Although each of the systems described above provide some form of auditing and possibly some additional benefits for avoiding mistakes in dispensing double dosages, none of the solutions above provide adequate auditing features and reduce the liability points for tampering in a cost effective and portable manner. Thus, a need exists for a dispensing system that ensures compliance and reduces costs that insurance companies and federal agencies have to pay as a result of poor auditing and abusive dispensation.
In a first aspect of the present invention, a medication dispensing system, comprises a portable securable container, and a mechanism for dispensing a dosage of solid medication. The system further comprises a processor interfacing with the mechanism and further programmed to await an authorization code from an authorized user among a plurality of authorized users, dispense a dosage of medication while maintaining remaining dosages of medication secure in the portable secure dispenser upon receipt of at least the authorization code and optionally a patient's name, and store at least two among a code representative of the authorized user, a code representative of the patient's name, and a time of dispensation of the dosage of medication in a memory.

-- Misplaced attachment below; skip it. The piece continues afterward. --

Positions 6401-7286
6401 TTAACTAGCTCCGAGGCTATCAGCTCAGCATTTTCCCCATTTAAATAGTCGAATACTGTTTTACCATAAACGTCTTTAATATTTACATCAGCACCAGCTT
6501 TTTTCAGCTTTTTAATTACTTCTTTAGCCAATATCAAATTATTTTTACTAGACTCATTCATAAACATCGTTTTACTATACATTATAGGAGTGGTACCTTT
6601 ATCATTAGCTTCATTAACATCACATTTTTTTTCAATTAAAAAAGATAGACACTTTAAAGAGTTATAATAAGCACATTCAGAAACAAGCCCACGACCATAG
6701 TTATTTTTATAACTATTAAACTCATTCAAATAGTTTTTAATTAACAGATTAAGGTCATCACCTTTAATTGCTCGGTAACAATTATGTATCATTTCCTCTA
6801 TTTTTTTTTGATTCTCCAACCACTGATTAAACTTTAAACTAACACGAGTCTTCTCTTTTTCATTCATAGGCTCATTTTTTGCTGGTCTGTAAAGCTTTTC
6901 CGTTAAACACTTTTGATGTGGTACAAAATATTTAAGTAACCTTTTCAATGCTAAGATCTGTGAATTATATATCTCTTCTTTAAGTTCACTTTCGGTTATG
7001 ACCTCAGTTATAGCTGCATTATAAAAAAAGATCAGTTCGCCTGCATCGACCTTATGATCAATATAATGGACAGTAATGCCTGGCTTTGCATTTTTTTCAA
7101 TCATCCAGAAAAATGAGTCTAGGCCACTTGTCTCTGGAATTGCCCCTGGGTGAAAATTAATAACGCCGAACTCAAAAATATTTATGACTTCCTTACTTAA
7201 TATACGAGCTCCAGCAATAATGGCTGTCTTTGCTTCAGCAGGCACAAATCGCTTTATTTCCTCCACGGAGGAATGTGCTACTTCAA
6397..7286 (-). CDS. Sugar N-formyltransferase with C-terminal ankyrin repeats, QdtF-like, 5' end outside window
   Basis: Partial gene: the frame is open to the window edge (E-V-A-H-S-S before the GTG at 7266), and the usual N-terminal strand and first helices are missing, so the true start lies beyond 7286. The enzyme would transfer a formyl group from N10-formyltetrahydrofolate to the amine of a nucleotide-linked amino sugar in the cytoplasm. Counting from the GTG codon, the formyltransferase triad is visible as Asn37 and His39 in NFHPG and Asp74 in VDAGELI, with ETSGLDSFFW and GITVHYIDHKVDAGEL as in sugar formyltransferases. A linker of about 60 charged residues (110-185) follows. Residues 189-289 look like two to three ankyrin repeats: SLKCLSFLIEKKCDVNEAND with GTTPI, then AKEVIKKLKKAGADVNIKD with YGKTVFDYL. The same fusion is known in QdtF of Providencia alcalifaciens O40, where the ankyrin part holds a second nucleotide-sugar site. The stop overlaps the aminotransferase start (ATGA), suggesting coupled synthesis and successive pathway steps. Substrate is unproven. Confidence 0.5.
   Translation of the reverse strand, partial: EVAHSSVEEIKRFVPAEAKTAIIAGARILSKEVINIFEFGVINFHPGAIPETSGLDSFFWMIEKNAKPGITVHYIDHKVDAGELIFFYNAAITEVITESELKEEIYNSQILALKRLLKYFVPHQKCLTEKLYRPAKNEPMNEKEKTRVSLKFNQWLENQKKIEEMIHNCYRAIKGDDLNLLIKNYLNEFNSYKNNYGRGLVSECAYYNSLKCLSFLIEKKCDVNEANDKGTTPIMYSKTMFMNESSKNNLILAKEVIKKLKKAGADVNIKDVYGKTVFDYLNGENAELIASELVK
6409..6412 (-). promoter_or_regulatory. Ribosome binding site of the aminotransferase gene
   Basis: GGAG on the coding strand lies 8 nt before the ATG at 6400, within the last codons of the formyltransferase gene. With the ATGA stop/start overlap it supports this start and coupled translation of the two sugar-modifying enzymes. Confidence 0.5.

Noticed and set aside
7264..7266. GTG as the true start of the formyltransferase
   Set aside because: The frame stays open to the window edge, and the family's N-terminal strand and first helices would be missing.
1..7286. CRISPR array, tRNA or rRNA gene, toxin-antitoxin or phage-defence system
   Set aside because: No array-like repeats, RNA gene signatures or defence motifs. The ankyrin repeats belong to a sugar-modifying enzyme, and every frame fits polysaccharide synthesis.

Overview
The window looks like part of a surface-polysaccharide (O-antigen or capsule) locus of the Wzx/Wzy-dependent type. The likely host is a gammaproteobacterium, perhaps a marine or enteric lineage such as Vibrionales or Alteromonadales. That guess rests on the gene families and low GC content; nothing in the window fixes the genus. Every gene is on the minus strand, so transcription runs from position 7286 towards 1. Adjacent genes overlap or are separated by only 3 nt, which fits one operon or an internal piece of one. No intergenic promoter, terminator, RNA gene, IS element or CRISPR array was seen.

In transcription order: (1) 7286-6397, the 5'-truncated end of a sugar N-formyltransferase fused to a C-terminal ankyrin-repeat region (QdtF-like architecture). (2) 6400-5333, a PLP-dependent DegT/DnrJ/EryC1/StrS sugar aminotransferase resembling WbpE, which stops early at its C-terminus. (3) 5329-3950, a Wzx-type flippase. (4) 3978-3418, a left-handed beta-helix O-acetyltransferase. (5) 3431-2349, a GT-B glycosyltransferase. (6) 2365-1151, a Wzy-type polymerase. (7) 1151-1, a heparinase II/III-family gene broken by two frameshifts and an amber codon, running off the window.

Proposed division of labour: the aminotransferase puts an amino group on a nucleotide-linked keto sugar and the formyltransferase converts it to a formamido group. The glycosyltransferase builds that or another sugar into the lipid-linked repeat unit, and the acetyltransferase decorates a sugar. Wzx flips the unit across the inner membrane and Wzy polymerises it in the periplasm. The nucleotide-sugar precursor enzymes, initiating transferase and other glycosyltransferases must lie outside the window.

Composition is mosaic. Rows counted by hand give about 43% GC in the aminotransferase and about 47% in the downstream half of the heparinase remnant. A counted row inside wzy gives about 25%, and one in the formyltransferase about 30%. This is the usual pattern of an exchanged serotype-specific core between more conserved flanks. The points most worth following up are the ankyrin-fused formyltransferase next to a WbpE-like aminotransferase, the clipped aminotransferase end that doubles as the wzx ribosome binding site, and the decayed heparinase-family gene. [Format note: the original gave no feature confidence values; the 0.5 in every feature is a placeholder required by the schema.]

In a second aspect of the present invention, a method of dispensing medication from a portable secure dispenser, comprises the steps of awaiting an authorization code from an authorized user among a plurality of authorized users, dispensing a dosage of medication while maintaining remaining dosages of medication secure in the portable secure dispenser upon receipt of at least the authorization code and optionally a patient's name, and storing a code representative of the authorized user, a code representative of the patient's name, and a date and time of dispensation of the dosage of medication in a memory.
The medication dispensing system 10 preferably comprises a portable securable container 42, a mechanism for dispensing a dosage of solid medication, and a processor 11 interfacing with the mechanism. The mechanism for dispensing can be embodied in many forms and one exemplary embodiment is shown to illustrate the concept although the present invention is not limited thereto. The mechanism for dispensing shown in